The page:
I’m not sure what this says about me, but every time someone mentions Socrates, I think of Steve Martin’s depiction of the ancient philosopher in his 1980 TV special Steve Martin: Comedy is Not Pretty. (“…And not once did anyone ever say: ‘Socrates, hemlock is poison!’”)
In real life, Socrates usually said things much smarter like:
- “Know thyself”, and
- “The unexamined life is not worth living.”
By definition, the fact that these quotes have held up for thousands of years makes them sound advice for life in general. But it recently occurred to me that there may be a new application for these tenets for defined benefit (DB) plan fiduciaries.
DB plan sponsors are accustomed to bearing certain risks such as investments, interest rates and mortality. (Indeed, the desire to avoid these risks has been a significant driver of defined contribution (DC) plan popularity.) Employers have recently realized, however, that other risks exist beyond the economic and actuarial ones traditionally discussed in risk management conversations.
One of these is the fiduciary risk of fee litigation. In these cases, lawsuits have been filed alleging that insufficient monitoring of retirement plan fees (and payment of perceived excessive fees from plan assets) amount to a breach of the fiduciary duties of loyalty and prudence.
Fee Oversight…or Fee Oversight?
It is extremely unlikely that any plan fiduciary would knowingly agree to paying unreasonable fees for unnecessary services from plan assets. Such alleged breaches almost invariably occur because fiduciaries simply didn’t realize the situation in the first place. They did not know thyselves. Their fees remained unexamined.
But we Americans are a fairly litigious people, and plaintiffs’ attorneys won’t consider whether fiduciaries intended to breach duties or not, only if they appear to in the eyes of the law. Without documentation to demonstrate a process of monitoring fees, fiduciaries have less chance of successfully defending their past actions no matter how well intended.
To assist plan sponsors in appropriately documenting their fees, Principal created a Fee Policy Statement in November 2016 for use by DC plan fiduciaries.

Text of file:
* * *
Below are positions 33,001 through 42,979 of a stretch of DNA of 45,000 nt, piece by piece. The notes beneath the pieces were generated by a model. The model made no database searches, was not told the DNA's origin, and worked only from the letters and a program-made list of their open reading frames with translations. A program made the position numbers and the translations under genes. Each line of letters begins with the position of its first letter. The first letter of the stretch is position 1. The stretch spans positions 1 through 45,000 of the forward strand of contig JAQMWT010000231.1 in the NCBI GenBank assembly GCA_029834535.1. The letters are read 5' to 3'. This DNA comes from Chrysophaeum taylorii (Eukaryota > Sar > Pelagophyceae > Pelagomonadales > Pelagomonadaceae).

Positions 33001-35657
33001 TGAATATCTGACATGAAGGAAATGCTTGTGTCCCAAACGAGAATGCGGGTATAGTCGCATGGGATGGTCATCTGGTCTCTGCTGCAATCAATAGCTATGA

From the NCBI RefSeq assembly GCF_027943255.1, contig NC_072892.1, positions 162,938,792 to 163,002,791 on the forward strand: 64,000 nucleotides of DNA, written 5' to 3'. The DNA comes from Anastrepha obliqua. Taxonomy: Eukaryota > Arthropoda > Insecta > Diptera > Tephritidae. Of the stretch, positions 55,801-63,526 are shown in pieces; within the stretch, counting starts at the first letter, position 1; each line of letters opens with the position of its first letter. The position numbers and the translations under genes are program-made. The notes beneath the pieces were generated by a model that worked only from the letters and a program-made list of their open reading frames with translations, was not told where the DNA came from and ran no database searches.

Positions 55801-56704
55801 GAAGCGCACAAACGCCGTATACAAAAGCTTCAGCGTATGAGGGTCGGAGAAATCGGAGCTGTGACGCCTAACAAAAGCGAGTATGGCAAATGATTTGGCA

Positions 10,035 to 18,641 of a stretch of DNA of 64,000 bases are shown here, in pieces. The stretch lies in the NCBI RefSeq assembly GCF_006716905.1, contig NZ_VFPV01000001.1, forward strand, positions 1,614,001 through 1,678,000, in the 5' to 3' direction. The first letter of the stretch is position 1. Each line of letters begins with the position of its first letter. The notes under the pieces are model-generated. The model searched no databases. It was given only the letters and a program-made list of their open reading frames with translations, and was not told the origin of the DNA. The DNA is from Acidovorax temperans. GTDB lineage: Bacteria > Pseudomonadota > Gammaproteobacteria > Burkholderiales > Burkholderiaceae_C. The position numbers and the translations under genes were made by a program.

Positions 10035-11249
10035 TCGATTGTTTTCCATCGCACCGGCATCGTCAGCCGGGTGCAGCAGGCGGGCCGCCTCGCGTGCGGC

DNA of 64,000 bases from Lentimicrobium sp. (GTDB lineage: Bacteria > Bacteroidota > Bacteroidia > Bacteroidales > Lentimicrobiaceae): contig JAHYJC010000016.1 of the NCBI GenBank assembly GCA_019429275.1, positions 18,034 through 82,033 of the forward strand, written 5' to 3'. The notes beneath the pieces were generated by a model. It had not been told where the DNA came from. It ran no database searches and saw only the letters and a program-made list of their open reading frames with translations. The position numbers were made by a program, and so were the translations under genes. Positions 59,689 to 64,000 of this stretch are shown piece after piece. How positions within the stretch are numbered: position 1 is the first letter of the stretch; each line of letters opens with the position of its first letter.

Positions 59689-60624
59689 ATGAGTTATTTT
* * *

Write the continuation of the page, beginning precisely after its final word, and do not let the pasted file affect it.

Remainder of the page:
DB Fees Not As Obvious
It makes sense that DC plans were the first to experience fee litigation. Since investment fees and administrative fees can directly affect the account balances of individuals, it was just a matter of time before people began to notice them and question their legitimacy.
On the other hand, DB expenses are much more opaque to plan participants. Plan paid expenses do not directly impact the benefits of individuals, but rather are absorbed by the funding sponsor in the form of lower net returns and higher contributions in the long term. But this opacity doesn’t entirely protect DB fiduciaries from fee litigation.
What are the risks?
DB plans generally require a more complex collection of services than DC plans which can make price benchmarking difficult for fiduciaries. A single plan may require service providers for data management, benefit calculations, participant services, trust and custody of assets, investment advisory services, actuarial consulting and legal document support.
The value of these services to plan participants and the fees they generate can vary widely based on the complexity of the plan and the level of sophistication of each service. Unless fiduciaries can demonstrate that they have considered the level of these fees relative to the quality of services being provided on behalf of participants, they remain at risk.
(Of course, for the purposes of this blog we’ll assume all actuarial fees are reasonable!)
This risk may be less likely to be recognized by participants in the absence of obvious harm to individual benefits. But, being a previously established fairly litigious people, it is probably only a matter of time before resourceful attorneys devise ways to mobilize plaintiffs to investigate DB plan fees more thoroughly.
DB Fee Policy Statement
In response to this latent risk, Principal has introduced a new Fee Policy Statement specifically designed for DB fiduciaries along with an accompanying checklist to help sponsors document their fee management processes, including:
- Amount and reasonableness of fees paid to each provider
- Value of services received
- Method by which fees are paid
Regular documentation forces fiduciaries to examine their plans, to know thyselves. Not only will this deep introspection bring them fulfillment, but it will also protect them from potentially damaging fee litigation.
Heck, it might even save them a few bucks. That Socrates really was a smart guy!
Mike Clark is a fellow of the Society of Actuaries (SOA) a member of the American Academy of Actuaries (AAA), so he knows a thing or two about life examinations.
The subject matter in this communication is educational only and provided with the understanding that Principal® is not rendering legal, accounting, or tax advice. You should consult with appropriate counsel or other advisors on all matters pertaining to legal, tax, or accounting obligations and requirements.
Insurance products and plan administrative services are provided by Principal Life Insurance Company, a member of the Principal Financial Group® (Principal®), Des Moines, IA 50392.